I did the same thing when I was dating a vegetarian, only this is way better. WAY WAY BETTER. (Not just because of the food, but that's not the point of this post.)
It's just... you don't get much bacon in a vegetarian household. And I'm not okay with that.
Anyway, what this all means is that I've had to adapt some of my old favorites to fit the Paleo profile a little better. Jason's okay with not eating strictly Paleo, which is good, because butter is not Paleo, but there's really no substitute. Olive oil will work for most things, but there are some things where only butter will do.
I like butter a lot.
One of my favorite adaptations is my Paleo shepherd's pie. It's way better than the vegetarian version I tried to make once. I mean... come on. Shepherd's pie. 'Shepherd' as in 'herd of sheep = mutton on the hoof.' IT HAS TO HAVE MEAT. IT JUST DOES.
So anyway. Start with some kind of ground meat and a chopped onion. This version was made with ground turkey, but seriously, any kind of ground animal will work. You'll also use a small can of tomato sauce and one of those wee tiny cans of tomato paste, just not right away. They just bombed this photo, that's all. (The papaya and the avocado bombed it too, but they're not involved tonight so please to ignore.)
|Chop chop. Love that knife. Hate the chopping board. IT SCOOTS. THIS IS NOT OKAY.|
Brown them together in a pan with a little olive oil, salt and pepper.
|Ground turkey looks gross until it's cooked. I mean really.|
Gather whatever frozen vegetables you have on hand (use fresh if you want, but make sure you chop them up small. Big chunks are obnoxious in shepherd's pie). I usually put in about a pound's worth, using whatever I have on hand. Tonight I used half a package each of frozen spinach and peas-and-carrots. (The peas are an example of not-strictly-Paleo, which is why I said you can use whatever.)
|If you don't have out-of-focus ones, that's okay. In-focus vegetables work too.|
Use whatever spices and seasonings you want. I don't like a lot of "heat" (I hate that word) so I use milder things. Black pepper, ground mustard, paprika, chili powder. And dried thyme.
|I love this picture. It's very 2001: A Space Odyssey. It needs a dramatic musical score or something.|
Hey, wanna see our spice rack?
|Yeah, it's pretty awesome.|
Once the meat and onions are thoroughly cooked, dump in the tomato sauce and paste, the veggies, and the seasonings. Stir it up and let it simmer until the veggies are cooked.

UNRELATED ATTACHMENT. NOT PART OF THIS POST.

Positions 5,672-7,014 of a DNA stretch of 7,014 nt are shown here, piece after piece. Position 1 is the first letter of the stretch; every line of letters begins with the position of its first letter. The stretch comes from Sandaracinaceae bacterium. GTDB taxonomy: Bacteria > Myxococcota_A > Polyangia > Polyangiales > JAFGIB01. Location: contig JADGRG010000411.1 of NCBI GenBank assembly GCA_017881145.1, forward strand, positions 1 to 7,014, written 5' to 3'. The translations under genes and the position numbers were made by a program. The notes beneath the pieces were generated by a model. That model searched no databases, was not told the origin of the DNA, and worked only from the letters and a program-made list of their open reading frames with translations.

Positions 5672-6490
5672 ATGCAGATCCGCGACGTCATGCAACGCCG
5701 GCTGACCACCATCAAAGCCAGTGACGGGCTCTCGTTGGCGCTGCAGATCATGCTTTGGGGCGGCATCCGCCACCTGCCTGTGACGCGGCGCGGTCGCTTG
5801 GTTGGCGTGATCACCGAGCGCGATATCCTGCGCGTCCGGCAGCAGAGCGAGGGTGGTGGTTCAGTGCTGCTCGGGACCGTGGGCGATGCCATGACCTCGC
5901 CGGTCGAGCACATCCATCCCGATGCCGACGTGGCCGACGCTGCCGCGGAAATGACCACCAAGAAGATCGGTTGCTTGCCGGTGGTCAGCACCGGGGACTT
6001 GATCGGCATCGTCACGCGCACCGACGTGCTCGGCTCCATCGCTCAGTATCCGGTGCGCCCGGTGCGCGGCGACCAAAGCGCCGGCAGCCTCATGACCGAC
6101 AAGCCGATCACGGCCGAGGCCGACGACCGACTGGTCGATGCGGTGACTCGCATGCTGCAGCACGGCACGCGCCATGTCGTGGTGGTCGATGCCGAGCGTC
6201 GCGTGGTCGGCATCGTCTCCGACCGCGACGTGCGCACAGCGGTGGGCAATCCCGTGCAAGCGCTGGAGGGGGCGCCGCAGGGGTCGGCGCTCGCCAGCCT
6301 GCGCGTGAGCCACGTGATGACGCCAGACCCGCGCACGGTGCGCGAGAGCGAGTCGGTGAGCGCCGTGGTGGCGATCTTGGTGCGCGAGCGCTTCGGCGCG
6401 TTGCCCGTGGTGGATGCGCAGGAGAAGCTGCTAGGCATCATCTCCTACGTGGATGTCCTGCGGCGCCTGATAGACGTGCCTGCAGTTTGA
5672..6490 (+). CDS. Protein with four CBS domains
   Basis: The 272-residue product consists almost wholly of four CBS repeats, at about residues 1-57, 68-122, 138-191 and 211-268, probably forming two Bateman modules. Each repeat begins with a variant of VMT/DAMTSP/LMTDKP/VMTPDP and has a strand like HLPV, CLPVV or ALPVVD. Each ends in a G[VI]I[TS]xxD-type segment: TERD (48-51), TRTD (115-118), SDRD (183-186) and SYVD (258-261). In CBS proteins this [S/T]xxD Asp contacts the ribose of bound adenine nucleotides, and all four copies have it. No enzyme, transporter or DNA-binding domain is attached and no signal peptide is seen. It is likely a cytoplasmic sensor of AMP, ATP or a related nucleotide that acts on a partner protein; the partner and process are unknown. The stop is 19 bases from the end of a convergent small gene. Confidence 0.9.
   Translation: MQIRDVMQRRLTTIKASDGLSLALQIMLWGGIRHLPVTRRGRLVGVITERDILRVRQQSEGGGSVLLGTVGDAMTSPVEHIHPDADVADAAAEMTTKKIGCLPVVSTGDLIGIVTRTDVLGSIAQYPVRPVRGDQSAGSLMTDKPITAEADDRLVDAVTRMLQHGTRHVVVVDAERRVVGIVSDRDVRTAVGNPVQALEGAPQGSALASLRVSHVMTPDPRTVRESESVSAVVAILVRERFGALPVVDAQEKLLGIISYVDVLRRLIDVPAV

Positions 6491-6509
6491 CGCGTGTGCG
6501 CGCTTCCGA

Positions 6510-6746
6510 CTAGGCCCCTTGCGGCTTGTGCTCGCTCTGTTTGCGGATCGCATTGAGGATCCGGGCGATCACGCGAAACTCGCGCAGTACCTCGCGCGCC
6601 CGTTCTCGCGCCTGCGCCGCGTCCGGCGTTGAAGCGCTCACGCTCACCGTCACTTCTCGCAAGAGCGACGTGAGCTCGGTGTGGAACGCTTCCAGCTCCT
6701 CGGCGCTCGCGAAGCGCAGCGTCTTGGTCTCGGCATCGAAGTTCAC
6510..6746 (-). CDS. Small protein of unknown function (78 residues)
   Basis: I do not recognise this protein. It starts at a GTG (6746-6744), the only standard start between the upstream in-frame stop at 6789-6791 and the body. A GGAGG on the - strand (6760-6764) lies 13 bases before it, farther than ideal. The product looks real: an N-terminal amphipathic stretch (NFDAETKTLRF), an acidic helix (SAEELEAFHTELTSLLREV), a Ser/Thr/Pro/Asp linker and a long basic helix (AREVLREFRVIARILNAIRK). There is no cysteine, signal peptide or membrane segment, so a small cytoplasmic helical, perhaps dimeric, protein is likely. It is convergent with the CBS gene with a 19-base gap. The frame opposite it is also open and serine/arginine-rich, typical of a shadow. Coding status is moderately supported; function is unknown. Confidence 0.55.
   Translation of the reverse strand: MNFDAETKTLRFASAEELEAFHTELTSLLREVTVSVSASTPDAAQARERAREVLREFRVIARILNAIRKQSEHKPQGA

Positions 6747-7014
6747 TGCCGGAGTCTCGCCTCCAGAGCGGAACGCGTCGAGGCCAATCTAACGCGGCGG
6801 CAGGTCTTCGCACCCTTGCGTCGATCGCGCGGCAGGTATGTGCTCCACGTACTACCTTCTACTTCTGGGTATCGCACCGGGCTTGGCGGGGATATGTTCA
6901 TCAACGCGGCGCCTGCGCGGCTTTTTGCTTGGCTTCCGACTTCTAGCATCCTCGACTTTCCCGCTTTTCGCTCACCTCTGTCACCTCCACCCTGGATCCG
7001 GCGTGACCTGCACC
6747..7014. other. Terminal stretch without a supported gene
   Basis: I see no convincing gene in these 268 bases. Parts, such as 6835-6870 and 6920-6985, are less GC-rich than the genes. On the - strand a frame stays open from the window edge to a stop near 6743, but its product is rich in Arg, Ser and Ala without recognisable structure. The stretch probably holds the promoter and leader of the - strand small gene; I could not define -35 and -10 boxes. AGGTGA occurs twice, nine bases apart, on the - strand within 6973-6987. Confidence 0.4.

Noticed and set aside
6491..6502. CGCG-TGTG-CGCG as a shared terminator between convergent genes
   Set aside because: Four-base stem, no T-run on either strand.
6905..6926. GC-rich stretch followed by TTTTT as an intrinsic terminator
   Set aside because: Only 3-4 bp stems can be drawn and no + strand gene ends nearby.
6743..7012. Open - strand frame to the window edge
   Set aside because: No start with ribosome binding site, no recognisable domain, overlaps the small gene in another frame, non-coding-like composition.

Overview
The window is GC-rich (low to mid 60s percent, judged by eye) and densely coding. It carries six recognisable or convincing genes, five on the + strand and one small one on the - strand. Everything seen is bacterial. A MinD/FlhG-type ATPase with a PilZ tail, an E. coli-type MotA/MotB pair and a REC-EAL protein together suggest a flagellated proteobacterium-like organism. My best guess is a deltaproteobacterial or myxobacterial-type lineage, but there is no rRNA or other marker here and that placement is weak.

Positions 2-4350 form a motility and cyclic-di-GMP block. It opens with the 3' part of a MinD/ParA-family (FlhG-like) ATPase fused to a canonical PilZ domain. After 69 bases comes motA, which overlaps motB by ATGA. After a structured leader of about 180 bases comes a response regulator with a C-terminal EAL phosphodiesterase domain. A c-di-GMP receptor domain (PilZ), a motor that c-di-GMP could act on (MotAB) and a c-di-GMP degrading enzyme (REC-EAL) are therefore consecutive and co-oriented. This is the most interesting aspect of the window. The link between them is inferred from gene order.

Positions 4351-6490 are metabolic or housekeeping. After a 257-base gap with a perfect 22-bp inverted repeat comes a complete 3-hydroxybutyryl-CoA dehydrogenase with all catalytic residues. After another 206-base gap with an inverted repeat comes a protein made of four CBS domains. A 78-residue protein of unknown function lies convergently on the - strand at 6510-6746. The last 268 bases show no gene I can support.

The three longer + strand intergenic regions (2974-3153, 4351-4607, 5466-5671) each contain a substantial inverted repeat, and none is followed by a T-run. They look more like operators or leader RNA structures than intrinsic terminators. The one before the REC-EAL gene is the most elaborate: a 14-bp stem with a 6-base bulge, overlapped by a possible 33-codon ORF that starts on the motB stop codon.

|Hot mess, kiddos. Delicious, hot mess.|
Now, the crowning glory (kind of literally). I actually start the topping first, but I wanted to save it because this, my friends, is what separates traditional shepherd's pie from my beloved Paleo version.
|OM NOM NOM NOM NOM|
Where the potatoes would go, use parsnips instead. GENIUS. Proceed just as you would for making mashed potatoes--give them a rough chop, cover them in water, and boil until they're soft and easily pierced with a fork. If you start boiling them first, by the time the hot mess is simmering, they'll be about ready to mash. I always put a bit of butter and a crapload of garlic in them (cheater garlic in a jar FTW), along with some salt and pepper.
|No, the pan's not dirty, that's just pepper stuck in the starch from the boiling water. IGNORE IT.|
Oh, and about that mashing? Old-school masher, all the way. Don't you dare use an electric beater. It's not necessary and it ruins the texture.
|I'M SERIOUS. NO MIXERS.|
Put the hot mess in a baking dish and top it with the mashed awesome.
|So close, kittens. So very close.|
Bake it in a 350 degree oven for about 15 minutes or so, just enough to slightly brown the parsnips and let the flavors blend. THEN DIG IN.
|Yes, there are only two of us. Why do you ask?|
So there it is! Sunday night dinner. Comfort food. Leftovers. Easy to make and very good for you. Who needs a box dinner full of crap and science? We don't, and neither do you.